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Sinn Féin calls for all-island VAT harmonisation

29 November, 2008


Sinn Féin Economic Spokesperson’s Arthur Morgan TD and Mitchel McLaughlin MLA have today made a joint call for the harmonisation of VAT across the island of Ireland. Arthur Morgan TD has also criticised Finance Minister Brian Lenihan for his “skin deep patriotism as it is his Budget that continues to squeeze small retailers out of business along the border by refusing to put in place an interim measure to support small retailers already struggling. In Donegal for example the live register has increased by 58% in the last year alone. Patriotism does not stop at either side of the border.”


Deputy Morgan said:
 
 “The Irish government’s decision to increase VAT from 21% to 21.5% is a regressive measure likely to cost families up to €250 next year. This eats into the budgets of working families struggling to cope with the prospect increased public service charges and other taxes such as the income levy.

“In addition the increase will have an adverse effect on consumer spending hitting hard small to medium sized businesses. In recent weeks I have advocated a 2% reduction in VAT to boost the incomes of low and middle income earning families and enhance consumer spending.
 
 “However border county businesses are now facing a double hit following the government savage budget as they tackle the impact of the British government’s decision to reduce the rate of VAT across a range of items to 15%.

 “With such a disparity between taxation rates applied in the north and south Sinn Féin’s longstanding demand for an all Ireland economic framework, which includes the harmonisation of all taxes, and fiscal incentives is now more relevant than ever. A first step towards the all Ireland economy would be the harmonisation of VAT across the island.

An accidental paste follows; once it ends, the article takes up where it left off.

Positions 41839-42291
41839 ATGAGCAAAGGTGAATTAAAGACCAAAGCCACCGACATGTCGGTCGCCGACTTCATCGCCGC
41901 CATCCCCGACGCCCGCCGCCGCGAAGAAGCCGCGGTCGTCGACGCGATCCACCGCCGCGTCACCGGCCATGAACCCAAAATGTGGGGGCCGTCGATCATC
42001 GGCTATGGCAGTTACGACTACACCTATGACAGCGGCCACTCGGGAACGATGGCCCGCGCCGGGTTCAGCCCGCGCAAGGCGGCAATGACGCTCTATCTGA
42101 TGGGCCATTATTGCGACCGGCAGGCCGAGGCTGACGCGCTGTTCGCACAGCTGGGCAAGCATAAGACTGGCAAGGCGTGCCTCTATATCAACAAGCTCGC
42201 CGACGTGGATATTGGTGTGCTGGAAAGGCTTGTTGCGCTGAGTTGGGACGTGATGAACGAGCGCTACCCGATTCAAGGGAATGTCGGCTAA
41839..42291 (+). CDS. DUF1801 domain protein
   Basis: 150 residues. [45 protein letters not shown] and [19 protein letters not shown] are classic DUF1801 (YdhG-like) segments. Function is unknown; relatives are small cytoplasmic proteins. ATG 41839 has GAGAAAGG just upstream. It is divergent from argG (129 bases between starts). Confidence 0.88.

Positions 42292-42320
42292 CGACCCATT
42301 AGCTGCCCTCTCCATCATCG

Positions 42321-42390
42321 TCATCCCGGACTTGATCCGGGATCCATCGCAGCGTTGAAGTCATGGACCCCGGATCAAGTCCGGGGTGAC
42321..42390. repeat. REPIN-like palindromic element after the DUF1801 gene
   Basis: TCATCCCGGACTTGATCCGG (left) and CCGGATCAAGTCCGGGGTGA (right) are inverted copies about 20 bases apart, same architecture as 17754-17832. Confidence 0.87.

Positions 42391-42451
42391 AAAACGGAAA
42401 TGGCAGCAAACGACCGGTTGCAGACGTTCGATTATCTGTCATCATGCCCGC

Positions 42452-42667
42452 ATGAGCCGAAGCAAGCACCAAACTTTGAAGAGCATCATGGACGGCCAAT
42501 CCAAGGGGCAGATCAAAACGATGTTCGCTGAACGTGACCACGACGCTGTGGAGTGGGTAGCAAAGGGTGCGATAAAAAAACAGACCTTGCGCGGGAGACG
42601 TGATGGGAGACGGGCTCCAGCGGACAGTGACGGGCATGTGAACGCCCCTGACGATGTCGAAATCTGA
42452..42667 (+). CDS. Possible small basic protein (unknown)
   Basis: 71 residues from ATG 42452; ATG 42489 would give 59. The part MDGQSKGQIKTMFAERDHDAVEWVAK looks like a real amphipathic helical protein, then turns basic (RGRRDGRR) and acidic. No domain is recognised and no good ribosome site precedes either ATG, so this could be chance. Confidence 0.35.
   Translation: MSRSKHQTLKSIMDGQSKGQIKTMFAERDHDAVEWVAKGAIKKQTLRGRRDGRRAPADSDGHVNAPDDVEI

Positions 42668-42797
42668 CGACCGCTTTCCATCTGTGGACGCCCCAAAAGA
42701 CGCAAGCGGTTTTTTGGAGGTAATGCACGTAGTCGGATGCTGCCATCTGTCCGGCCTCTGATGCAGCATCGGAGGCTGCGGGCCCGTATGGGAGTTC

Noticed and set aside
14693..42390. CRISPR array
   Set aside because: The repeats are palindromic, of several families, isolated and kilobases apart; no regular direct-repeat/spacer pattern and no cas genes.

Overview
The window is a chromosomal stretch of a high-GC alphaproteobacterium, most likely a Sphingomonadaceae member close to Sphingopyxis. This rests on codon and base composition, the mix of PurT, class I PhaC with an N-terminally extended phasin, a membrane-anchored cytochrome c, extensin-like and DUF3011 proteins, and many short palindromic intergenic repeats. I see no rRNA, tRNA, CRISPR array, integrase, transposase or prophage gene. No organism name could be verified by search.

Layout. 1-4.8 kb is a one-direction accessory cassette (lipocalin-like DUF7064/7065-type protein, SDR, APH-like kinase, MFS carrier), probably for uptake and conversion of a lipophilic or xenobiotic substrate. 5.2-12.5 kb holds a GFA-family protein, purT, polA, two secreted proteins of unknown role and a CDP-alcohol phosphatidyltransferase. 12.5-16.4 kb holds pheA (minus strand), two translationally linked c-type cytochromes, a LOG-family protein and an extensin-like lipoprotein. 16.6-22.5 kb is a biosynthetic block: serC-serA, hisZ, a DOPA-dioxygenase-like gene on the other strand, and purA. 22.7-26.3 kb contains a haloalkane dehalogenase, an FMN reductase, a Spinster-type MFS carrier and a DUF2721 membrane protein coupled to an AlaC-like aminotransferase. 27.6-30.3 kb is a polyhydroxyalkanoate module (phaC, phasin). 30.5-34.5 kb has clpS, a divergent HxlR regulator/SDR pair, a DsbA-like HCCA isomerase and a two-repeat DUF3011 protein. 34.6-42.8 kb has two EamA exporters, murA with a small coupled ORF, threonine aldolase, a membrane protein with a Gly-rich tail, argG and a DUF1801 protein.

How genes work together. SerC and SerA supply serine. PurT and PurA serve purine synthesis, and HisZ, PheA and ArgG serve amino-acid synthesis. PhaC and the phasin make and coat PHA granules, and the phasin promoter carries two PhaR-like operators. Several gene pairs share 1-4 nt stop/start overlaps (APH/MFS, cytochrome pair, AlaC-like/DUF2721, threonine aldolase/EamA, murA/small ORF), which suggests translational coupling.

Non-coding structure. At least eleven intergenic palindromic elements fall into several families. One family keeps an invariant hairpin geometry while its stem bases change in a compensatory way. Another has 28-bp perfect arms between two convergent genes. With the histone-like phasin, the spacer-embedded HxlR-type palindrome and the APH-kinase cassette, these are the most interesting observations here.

“In the interim the Irish government must examine different ways to support small retailers along the border counties in the run up to Christmas.

 
 Mitchel McLaughlin MLA added:
 
 “Whilst I have welcomed the reduction in VAT by the British Chancellor, I firmly believe that the economic success of this island is dependent on the development of the all-Ireland economy. It has never made sense for an island as small as Ireland to have two economies running in parallel thus in competition with each other.

“Today consumers and businesses in the six counties are benefiting from the British government’s decision to reduce VAT, while those in the 26 are hit with a further increase. Tomorrow the shoe could be on the other foot if the Irish government decided to reduce its VAT rate to levels below those decided by the British Chancellor of the Exchequer.

“The existence of two tax regimes on this small island is ludicrous and leads only to a volatile situation of economic distortions across the island, and indeed adds to the historic border county economic instability created by partition. While we in the North must continue to seek sufficient fiscal autonomy to manage the present economic realities, it is obvious however that the island’s future lies in all Ireland economic agenda.

Both Sinn Féin Economic Spokespersons concluded by saying:
 
 “The only progressive way forward for the development of this island’s economic future is for the process of an all Ireland economic framework to begin. Today Sinn Féin is calling for the harmonisation of VAT across the island as an initial step in beginning this process.” ENDS

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